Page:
You know what's amazing to me.... And I think to answer your question about the different gradations here, I think that these are paradigms. In other words, the exceptions are and exceptions probably come from just human social concerns. I mean, a normal priest is a normal priest. He's not quite at the level of the high priest. So he can make an exception to the rule, the Cohen Gadol the high priest can make no exception to the rule. But what the statement that it's saying, what strikes me is that it associates this with being holy. Last week, we had the Parsha called Kedoshim and we talked about what holiness was. And the last thing we mentioned, was, we didn't say that holiness is not coming into contact with death. So this is really a profound statement of not simply, as you say, that Judaism is very this worldly, and, you know, you can you can almost do any sin, it says ve'chai ba'hem And when we raise up our glass, we say, L'Chaim, I get all that. But this is a level deeper a letter for a level farther, because what this is saying is part of God's message, or maybe the core of God's message is you don't need death. And the interesting thing is, I think that the classic rabbinic sources kind of take up upon this. I mean, if you think about this, the purpose of religion, normally when we talk about what is religions, most primary function, it's to explain to us the unknown. It's to comfort us when we need comfort. It's when we face the abyss, it is literally to answer the question of death. And here we are saying that in God's book, holiness, is to not dwell, not focus on death. And here's how the rabbinic sauces in my mind kind of approach it. They take the verse that is right before our verse at the beginning of our portion Leviticus 20: 27, A man or a woman who has a ghost or a familiar spirit shall be put to death; they shall be pelted with stones—and they shall retain the bloodguilt.. And the Tanhuma says, Why are those verses put right before the verses that we just read? It's because God says to the Jewish people, do not inquire of ghosts. Remember, many people, even up till today, will look for inspiration amongst the spirits of those who are dead with those who are past a necromancer. And what God says is you don't have that choice. I am your God, you come to me, You shall not inquire of spirits and in a sense, I think that's explaining the connection between God being holy, that his temple is holy and an aversion to dwelling, inquiring focusing on death. Do I have a leg to stand on here?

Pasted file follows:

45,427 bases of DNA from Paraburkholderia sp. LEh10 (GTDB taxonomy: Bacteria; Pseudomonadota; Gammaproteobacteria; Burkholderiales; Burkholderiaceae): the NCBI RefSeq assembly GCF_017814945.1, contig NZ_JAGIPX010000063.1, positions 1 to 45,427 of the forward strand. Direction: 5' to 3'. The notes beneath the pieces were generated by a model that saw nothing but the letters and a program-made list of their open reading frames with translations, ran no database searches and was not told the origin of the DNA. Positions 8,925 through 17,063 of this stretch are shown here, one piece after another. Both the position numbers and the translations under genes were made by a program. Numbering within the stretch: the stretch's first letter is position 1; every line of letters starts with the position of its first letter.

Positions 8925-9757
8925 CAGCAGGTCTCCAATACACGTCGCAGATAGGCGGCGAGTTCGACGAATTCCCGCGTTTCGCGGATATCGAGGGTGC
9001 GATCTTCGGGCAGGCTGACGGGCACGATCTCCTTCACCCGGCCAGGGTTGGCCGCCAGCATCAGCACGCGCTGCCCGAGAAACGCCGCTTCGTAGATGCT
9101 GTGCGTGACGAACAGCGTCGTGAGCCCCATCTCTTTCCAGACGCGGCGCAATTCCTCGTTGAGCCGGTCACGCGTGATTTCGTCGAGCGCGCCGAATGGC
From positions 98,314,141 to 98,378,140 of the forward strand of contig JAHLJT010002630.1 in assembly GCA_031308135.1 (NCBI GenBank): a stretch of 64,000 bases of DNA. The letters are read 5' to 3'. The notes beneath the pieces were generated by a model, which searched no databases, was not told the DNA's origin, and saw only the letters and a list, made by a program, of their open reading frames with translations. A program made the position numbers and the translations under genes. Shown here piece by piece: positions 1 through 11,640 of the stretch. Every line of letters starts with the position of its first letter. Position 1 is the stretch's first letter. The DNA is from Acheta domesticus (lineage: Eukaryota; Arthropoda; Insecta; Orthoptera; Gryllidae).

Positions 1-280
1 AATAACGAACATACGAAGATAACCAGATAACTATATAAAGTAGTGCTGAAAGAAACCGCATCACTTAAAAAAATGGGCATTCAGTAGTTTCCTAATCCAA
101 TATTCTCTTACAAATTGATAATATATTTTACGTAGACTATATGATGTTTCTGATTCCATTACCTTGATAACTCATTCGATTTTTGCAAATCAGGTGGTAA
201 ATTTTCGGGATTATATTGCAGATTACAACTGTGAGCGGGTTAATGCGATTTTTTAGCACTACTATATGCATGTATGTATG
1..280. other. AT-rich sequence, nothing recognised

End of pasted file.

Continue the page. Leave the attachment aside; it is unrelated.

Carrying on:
Adam Mintz  10:11